Although firms are becoming more aware of support staff structures, some firms have yet to even think about how they are going to make the move from a direct relationship model to a team or process-based model. One thing remains clear, the time for change is now and this remains one of the hottest topics across every conversation in every firm that I speak with.
Back in 2019 firms were exploring new support models that were to be the future. Fast forward to present day and looking back, a significant amount of change has occurred in a very short amount of time. We saw the rise of hybrid working in 2020 and it forced firms to work in a very different way. In this new working dynamic, staff were no longer right outside the doors of the lawyers they supported while paper driven practices had to be altered quickly to adapt a digital approach. This point in time made it abundantly clear, drastic change in the legal industry can be done quickly and effectively. The global shift to hybrid working, created some very interesting possibilities, and opened the door for more efficient procedures as firms started operating a centralized support team structure rather than relationship-based model where tasks aren’t delegated fairly. Although we’ve already seen huge changes, some support staff models will still need development as firms move forward through the fast-paced market changes that are driven by client demands, retention pressures and recruiting challenges.
Many firms are now thinking more creatively than ever given the immense pressures they are facing in staffing tasks more efficiently with 71% of NA and 63% of UK firms saying that they have received pressure from clients to make sure legal work is completed by the most cost-effective resource. With clients becoming more conscious of how their legal work is being completed, firms must respond, and while many are looking to return to the office and ‘business as usual’ they must embrace the ‘new normal’ and support a flexible working model with workflow management technology. In the face of changing employee expectations and a greater focus on work/life balance, firms should be concerned by the continued reliance on manual processes for task delegation. 55% of NA and 48% of UK respondents have said they would look for a new job if required to work more than three days in the office. With attrition rates already increasing, can firms afford to lose more talent? With this new normal, firms must continue to evolve support structures and plan for a new generation of support staff.
With all these issues occurring simultaneously, it leaves many firms thinking about where they even start. When you look at the road ahead, it can seem extremely daunting, but many firms are leading the way in evolving their support structures and have paved the road for others to start their journey. I have spent a lot of direct time with firms who have centralized their support models and although implementation can vary firm to firm, there are some general questions all firms should reflect upon when starting out.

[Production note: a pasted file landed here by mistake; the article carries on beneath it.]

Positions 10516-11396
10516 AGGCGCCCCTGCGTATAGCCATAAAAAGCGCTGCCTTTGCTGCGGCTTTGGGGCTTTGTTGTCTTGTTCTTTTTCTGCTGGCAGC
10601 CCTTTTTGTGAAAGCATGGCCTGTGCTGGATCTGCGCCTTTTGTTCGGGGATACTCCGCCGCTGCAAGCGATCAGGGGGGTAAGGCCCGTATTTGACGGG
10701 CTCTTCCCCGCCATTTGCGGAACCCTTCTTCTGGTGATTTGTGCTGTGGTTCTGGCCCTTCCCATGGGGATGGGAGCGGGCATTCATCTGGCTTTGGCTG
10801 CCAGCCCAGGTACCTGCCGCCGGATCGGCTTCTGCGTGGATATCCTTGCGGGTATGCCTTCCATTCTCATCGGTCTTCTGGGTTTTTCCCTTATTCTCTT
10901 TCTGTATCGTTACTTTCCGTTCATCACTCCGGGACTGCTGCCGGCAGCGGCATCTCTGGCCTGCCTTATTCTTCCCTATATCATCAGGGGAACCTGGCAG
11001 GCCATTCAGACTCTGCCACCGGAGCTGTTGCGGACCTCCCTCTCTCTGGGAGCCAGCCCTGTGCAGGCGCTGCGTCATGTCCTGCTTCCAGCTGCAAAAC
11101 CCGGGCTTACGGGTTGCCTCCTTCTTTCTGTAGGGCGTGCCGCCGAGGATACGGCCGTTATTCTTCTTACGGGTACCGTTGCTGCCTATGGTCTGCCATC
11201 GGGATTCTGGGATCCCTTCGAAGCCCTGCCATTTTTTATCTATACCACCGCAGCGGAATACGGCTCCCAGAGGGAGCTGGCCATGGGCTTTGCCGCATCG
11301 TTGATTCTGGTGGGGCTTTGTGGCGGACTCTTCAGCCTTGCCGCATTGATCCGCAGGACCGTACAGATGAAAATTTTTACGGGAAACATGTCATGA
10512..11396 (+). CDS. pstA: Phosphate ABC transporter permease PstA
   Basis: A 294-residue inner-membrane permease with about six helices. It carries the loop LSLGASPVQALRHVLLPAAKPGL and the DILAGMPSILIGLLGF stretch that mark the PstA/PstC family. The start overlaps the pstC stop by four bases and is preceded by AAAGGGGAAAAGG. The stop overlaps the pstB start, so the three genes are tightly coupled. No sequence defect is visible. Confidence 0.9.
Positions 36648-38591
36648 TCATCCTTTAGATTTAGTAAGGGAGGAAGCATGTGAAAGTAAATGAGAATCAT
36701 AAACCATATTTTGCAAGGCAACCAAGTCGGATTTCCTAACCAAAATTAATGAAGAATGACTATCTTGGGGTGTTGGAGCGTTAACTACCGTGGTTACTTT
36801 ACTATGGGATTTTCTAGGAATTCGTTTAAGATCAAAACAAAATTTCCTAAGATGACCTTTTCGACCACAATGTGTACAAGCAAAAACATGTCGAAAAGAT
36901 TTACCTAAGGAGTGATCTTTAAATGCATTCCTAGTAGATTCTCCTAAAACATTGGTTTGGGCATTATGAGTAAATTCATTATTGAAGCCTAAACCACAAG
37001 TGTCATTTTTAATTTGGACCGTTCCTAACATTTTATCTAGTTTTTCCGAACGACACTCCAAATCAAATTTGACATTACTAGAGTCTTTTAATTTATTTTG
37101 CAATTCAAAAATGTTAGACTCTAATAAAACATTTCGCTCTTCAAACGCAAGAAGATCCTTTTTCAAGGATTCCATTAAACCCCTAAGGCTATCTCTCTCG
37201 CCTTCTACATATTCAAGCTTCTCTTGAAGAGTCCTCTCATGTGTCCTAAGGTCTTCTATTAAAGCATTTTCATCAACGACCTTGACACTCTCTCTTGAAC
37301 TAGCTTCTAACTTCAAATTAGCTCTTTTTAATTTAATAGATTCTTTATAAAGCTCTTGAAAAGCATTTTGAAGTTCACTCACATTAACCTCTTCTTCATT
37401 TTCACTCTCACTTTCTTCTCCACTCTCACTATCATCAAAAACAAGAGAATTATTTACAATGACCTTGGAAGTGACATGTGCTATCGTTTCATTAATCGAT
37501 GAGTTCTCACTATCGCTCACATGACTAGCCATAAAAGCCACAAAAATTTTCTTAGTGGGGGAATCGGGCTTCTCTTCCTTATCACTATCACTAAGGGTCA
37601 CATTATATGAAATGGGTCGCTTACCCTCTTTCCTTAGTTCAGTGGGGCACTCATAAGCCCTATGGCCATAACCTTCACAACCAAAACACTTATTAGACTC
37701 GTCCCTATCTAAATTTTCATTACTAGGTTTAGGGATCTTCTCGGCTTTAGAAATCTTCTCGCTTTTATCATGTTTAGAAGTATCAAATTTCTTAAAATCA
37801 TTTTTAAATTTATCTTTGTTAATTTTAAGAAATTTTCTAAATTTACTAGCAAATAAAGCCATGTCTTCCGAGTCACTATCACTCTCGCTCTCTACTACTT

Where does your firm stand on hybrid working?
Work can be done from anywhere, you just need to define it, separate it, monitor it, report on it and definitely use hybrid working as your “carrot” as you moved toward a new support model! Ensure that you are market competitive in hybrid working to ensure that you can retain and attract top talent.
Is your current support model sustainable, or do you need additional changes?
Support staff changes have been on law firm agendas for years, but both lawyers and support staff are still constrained by a lack of information and processes to support effective task allocation and management and need improved data visibility.
How can you create a sense of urgency with firm leadership?
Many experienced individuals have left the industry; others have moved to firms with a more compelling employment opportunity – from higher salaries to more flexible working and better career development. The result is that firms are now desperately concerned about safeguarding experience and expertise across the board. As a result, highly paid lawyers are compelled to undertake additional administrative (non-billable) tasks to the detriment of their fee earning capabilities, billable hours and morale.
The legal support role is changing. How can you get ahead?
Ensure that support staff have access to the additional training required to build an extended skill set that includes competence with technology. Consider that the role of a Legal Assistant may be evolving to a new level as many firms introduce Executive Assistants which creates an attractive career development path.
We have seen so much change in the past three years which has attributed to change fatigue and has made the move towards a new support model difficult for many firms. The key is to just start somewhere, find even the smallest win, leverage that and build your momentum from there. Create a sense of urgency around this topic by educating firm management on key market drivers. The new normal for support staff models is a reality and the time for change is now.
For more information on how firms can support an efficient hybrid support structure, download a copy of the latest Legal Workflow Management Report.